The needs for such services may very well be greater for certain groups. “Targeted intervention [for] groups that have suffered tremendously during the pandemic is what equity should be about,” said Tyrone Howard, Professor of Education at UCLA. He continues, “Schools should invest in their most vulnerable and marginalized students to support their academic and social-emotional needs, especially given the pandemic’s disproportionate harm to these populations.”
Equity is another way to provide for student’s social-emotional well-being and health. Waterford, a non-profit whose aim is to help children achieve lifelong learning success by providing access to quality early education cites a study “In a study involving over 4,300 students in Southern California, the children who felt safer, less lonely, and reported less bullying also had higher diversity levels in their classes.” Such an environment is more conducive to learning.
By considering and providing services for the whole student (and every student, including those who were disproportionately impacted by the pandemic and its effects), from their practical needs to their social-emotional needs and applying equity, schools can improve the learning process.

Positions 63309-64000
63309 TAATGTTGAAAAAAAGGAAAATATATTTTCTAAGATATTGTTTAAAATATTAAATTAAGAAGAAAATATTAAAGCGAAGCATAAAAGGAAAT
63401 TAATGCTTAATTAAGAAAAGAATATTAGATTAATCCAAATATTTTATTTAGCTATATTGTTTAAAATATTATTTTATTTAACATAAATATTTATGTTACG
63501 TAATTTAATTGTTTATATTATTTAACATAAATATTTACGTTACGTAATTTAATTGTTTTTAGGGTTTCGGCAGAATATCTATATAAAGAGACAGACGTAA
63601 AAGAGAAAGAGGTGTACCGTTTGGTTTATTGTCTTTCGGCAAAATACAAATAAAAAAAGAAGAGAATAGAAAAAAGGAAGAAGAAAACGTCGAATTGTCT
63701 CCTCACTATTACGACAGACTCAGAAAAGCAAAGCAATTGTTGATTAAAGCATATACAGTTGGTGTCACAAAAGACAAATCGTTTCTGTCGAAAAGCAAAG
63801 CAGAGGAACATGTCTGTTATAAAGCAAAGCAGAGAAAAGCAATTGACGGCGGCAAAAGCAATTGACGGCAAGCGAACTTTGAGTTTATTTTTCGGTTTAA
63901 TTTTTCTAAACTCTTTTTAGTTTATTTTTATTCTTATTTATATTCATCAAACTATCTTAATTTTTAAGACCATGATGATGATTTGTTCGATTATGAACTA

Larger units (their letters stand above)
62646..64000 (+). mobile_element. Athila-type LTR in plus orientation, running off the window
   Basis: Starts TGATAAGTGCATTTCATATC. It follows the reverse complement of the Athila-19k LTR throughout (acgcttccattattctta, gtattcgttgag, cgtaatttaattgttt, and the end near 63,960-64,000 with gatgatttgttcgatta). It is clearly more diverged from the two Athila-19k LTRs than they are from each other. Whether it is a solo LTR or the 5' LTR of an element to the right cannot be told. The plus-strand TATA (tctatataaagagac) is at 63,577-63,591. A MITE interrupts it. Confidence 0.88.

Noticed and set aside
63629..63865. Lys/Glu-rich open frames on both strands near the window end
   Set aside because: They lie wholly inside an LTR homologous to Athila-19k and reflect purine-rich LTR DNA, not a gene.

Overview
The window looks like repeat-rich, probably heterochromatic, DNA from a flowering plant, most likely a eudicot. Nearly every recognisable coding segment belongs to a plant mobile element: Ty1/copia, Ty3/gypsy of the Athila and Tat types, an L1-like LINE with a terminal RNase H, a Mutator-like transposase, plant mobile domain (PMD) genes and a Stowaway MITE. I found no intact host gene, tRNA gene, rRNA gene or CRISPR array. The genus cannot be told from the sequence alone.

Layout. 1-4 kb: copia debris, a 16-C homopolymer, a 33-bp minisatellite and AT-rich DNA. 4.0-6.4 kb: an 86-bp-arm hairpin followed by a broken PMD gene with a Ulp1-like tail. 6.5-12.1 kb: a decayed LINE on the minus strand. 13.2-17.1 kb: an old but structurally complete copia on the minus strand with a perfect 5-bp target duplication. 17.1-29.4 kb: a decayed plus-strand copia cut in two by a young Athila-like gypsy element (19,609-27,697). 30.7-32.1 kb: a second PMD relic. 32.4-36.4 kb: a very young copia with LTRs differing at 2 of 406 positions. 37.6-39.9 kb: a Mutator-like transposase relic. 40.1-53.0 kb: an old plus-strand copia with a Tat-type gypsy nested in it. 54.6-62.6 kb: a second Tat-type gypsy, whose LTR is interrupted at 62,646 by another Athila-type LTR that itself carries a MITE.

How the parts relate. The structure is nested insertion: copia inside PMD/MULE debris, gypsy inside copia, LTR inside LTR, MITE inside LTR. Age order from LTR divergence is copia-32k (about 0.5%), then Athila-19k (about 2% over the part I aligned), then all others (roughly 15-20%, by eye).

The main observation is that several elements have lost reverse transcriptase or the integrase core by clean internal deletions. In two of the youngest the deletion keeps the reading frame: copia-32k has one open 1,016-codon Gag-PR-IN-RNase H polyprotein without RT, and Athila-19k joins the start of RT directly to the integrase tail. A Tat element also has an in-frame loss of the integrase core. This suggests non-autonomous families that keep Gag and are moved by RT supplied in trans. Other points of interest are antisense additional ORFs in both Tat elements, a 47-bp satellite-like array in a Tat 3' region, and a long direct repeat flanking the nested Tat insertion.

Provide Student Equity By Developing an Individualized Learning Plan

As lockdowns kept us in our homes, many people struggled to focus. The daily repetitiveness and lack of clarity about the future left many wondering what the future held.
Approximately two-thirds of states in the U.S. mandate an Individualized Learning Plan (ILP). “An ILP is both a document and a process that students use—with support from school counselors, teachers, and parents—to define their career goals and postsecondary plans in order to inform their decisions about their courses and activities throughout high school,” according to the National Collaborative on Workforce and Disability.
What’s the purpose? The goal is to make school, “… more personalized and improve student outcomes.” By having a clear plan and path to graduation and their desired future, students can feel a greater sense of purpose.
Regardless of what the future goal is – a career, trade school, community college, four-year college, military – students are working towards something that is meaningful to them. They are not left to drift along day by day wondering what’s the purpose of school.
An ILP also contributes to the goal of achieving student equity. By identifying the future they are striving for to school personnel, the necessary resources can be provided to achieve that goal. Of course, those may vary based on background. For example, a student who is striving to go to college and would be the first to do so in their family will have different needs than one who comes from a line of people who are college-educated.
In coordination with the ILP and in the name of equity, schools should have robust college and career readiness programs. A good program will foster more student success and help them have a sense of where they may thrive in the future.
Equity is achieved when all students receive the resources they need so they graduate prepared for success after high school.”